A:  In one way or another I suppose I do.  Of course, I don’t go to the studio six days a week like I used to, but I generally work five days, about seven to eight hours per day.  When I am not actually in the studio working at my easel, I try to make use of my time in ways that, hopefully, will make me a better artist.  I am usually reading, studying, looking at art, talking to friends who are artists, thinking about my creative practice, etc.  Art and everything related to it are naturally the focus of my life.

Comments are welcome!    

Q: What’s on the easel today?

Work in progress

Work in progress

 

A:  I am in the early stages – only 3 or 4 layers of pastel applied so far – on a large pastel painting with the working title, “He and She.”  The figures are two favorites –  a four-foot tall male and female couple, made of carved wood and silver and gold-leaf.  I found them years ago at Galerie Eugenio in Mexico City. 

These are the largest heads I have ever painted.  As I work on this piece I remember one of my teachers saying, “Never paint a head larger than life-size.”  Well, here’s to breaking rules.     

For reference I am looking at a digital photograph shot with my Canon T3i.  My usual practice is to make a c-print from a negative made with my Mamiya 6, but the photo clipped to my easel above is from a high resolution JPEG.  Typically I set up a scene at home on a black cloth and photograph it, but my reference photo was taken in my studio without rearranging anything.  In  this painting I am breaking a few rules, while my creative process is perhaps evolving towards  greater simplicity.         

Comments are welcome!

Pearls from artists* # 120

In the studio, Photo: Britta Konau

In the studio, Photo: Britta Konau

* an ongoing series of quotations – mostly from artists, to artists – that offers wisdom, inspiration, and advice for the sometimes lonely road we are on.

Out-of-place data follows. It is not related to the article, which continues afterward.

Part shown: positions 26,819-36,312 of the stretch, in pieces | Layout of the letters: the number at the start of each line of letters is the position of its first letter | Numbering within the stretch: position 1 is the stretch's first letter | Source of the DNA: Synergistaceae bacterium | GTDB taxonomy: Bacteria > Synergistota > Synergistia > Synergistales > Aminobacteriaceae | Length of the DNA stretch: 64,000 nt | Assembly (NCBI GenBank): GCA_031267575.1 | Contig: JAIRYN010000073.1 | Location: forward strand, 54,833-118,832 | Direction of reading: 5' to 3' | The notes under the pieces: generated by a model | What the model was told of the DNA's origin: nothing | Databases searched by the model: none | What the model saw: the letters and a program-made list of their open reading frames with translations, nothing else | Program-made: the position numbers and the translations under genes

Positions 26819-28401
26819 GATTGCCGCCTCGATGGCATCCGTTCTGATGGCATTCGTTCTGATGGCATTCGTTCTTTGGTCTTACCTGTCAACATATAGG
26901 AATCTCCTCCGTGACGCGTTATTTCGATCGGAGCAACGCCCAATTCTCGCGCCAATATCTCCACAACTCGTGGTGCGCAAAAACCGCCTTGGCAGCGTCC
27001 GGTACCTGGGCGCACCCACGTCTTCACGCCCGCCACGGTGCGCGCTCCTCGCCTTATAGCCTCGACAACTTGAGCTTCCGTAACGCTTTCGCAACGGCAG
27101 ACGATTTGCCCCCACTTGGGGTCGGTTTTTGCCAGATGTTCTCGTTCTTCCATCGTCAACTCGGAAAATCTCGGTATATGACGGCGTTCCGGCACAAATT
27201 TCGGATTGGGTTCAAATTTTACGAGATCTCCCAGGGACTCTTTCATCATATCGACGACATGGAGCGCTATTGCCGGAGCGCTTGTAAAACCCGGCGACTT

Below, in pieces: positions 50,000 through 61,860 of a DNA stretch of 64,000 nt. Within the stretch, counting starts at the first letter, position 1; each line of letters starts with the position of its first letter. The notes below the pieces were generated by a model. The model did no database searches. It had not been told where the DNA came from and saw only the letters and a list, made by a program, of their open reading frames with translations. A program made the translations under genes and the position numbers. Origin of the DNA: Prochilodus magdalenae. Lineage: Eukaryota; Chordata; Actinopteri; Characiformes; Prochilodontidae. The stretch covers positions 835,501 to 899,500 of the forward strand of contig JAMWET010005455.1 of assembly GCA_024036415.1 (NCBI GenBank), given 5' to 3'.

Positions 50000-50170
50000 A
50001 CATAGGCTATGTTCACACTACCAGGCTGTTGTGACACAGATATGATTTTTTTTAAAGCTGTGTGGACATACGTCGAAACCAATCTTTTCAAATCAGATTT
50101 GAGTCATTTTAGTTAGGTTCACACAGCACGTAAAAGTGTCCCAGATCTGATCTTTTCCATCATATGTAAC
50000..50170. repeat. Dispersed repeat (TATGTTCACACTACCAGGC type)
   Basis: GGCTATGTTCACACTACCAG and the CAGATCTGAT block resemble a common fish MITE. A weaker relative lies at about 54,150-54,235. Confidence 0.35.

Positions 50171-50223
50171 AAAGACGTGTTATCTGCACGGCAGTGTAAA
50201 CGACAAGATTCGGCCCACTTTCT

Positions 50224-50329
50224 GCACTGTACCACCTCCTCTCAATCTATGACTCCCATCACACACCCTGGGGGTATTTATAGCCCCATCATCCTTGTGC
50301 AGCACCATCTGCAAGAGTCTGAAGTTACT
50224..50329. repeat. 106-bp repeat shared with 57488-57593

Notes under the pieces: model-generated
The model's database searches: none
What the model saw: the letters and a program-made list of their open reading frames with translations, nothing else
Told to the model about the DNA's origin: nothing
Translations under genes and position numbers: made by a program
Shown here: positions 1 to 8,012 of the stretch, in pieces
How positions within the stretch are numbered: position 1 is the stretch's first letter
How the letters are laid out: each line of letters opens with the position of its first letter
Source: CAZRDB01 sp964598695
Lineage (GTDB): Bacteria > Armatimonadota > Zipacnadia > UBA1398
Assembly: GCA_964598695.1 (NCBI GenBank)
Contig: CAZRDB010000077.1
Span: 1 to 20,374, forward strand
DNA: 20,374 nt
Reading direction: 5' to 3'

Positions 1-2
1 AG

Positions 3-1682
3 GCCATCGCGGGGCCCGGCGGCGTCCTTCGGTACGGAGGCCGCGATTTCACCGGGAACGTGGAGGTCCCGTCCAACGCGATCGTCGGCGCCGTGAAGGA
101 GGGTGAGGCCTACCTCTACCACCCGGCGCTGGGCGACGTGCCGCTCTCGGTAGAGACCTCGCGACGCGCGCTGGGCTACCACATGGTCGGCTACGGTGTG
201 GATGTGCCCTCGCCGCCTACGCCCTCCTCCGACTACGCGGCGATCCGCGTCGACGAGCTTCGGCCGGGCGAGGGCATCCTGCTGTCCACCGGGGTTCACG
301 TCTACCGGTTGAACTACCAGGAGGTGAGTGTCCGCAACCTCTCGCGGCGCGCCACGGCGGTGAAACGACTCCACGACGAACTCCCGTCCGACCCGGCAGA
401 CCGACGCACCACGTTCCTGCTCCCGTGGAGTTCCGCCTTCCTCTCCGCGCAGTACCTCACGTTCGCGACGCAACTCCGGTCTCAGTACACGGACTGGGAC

In solitude artists can experiment, make a mess, sustain notes for the joy of it, imagine themselves on any stage in any play.  In the studio or practice room, they are not on display and need not wear their public face.  They can be their silent selves, their worst selves. If there is unfreedom on the stage or in the gallery, there is freedom in the studio.  As the visual artist Allen Kaprow put it, “Artists’ studios do not look like galleries, and when an artist’s studio does, everyone is suspicious.”  Galleries are for show; studios are where messes are made and where the real work happens.

Eric Maisel in A Life in the Arts

Comments are welcome! 

Pearls from artists* # 117

At work on a pastel painting

At work on a pastel painting

* an ongoing series of quotations – mostly from artists, to artists – that offers wisdom, inspiration, and advice for the sometimes lonely road we are on.

Rote practice is not deep practice.  Deep practice is slow, demanding, and uncomfortable.  To practice deeply is to live deliberately in a space that is uncomfortable but with the encouraging sense that progress can happen.  Deep practice is not rushed.  Constant critical feedback is essential.  Over time the effort alters neural pathways and increases skill.

Anne Bogart in What’s the Story:  Essays about art, theater, and storytelling

Comments are welcome!